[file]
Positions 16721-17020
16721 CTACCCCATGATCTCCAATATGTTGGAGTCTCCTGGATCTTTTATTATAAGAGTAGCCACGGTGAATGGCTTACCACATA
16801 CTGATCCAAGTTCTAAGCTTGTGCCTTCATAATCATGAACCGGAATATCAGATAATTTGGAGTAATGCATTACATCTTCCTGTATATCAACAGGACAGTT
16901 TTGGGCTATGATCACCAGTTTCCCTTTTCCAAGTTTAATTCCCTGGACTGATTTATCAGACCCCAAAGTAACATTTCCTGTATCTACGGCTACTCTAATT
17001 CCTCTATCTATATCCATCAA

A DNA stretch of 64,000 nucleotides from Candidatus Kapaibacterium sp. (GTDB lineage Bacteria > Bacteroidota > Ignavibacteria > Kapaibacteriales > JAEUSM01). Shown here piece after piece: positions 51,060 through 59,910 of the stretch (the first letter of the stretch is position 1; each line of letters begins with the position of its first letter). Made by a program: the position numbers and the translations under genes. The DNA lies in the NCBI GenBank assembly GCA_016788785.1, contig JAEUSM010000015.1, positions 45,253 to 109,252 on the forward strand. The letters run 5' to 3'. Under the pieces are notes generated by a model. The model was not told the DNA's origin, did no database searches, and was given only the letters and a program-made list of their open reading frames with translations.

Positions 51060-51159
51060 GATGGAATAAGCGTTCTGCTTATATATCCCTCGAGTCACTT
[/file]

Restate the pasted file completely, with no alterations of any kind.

Positions 16721-17020
16721 CTACCCCATGATCTCCAATATGTTGGAGTCTCCTGGATCTTTTATTATAAGAGTAGCCACGGTGAATGGCTTACCACATA
16801 CTGATCCAAGTTCTAAGCTTGTGCCTTCATAATCATGAACCGGAATATCAGATAATTTGGAGTAATGCATTACATCTTCCTGTATATCAACAGGACAGTT
16901 TTGGGCTATGATCACCAGTTTCCCTTTTCCAAGTTTAATTCCCTGGACTGATTTATCAGACCCCAAAGTAACATTTCCTGTATCTACGGCTACTCTAATT
17001 CCTCTATCTATATCCATCAA

A DNA stretch of 64,000 nucleotides from Candidatus Kapaibacterium sp. (GTDB lineage Bacteria > Bacteroidota > Ignavibacteria > Kapaibacteriales > JAEUSM01). Shown here piece after piece: positions 51,060 through 59,910 of the stretch (the first letter of the stretch is position 1; each line of letters begins with the position of its first letter). Made by a program: the position numbers and the translations under genes. The DNA lies in the NCBI GenBank assembly GCA_016788785.1, contig JAEUSM010000015.1, positions 45,253 to 109,252 on the forward strand. The letters run 5' to 3'. Under the pieces are notes generated by a model. The model was not told the DNA's origin, did no database searches, and was given only the letters and a program-made list of their open reading frames with translations.

Positions 51060-51159
51060 GATGGAATAAGCGTTCTGCTTATATATCCCTCGAGTCACTT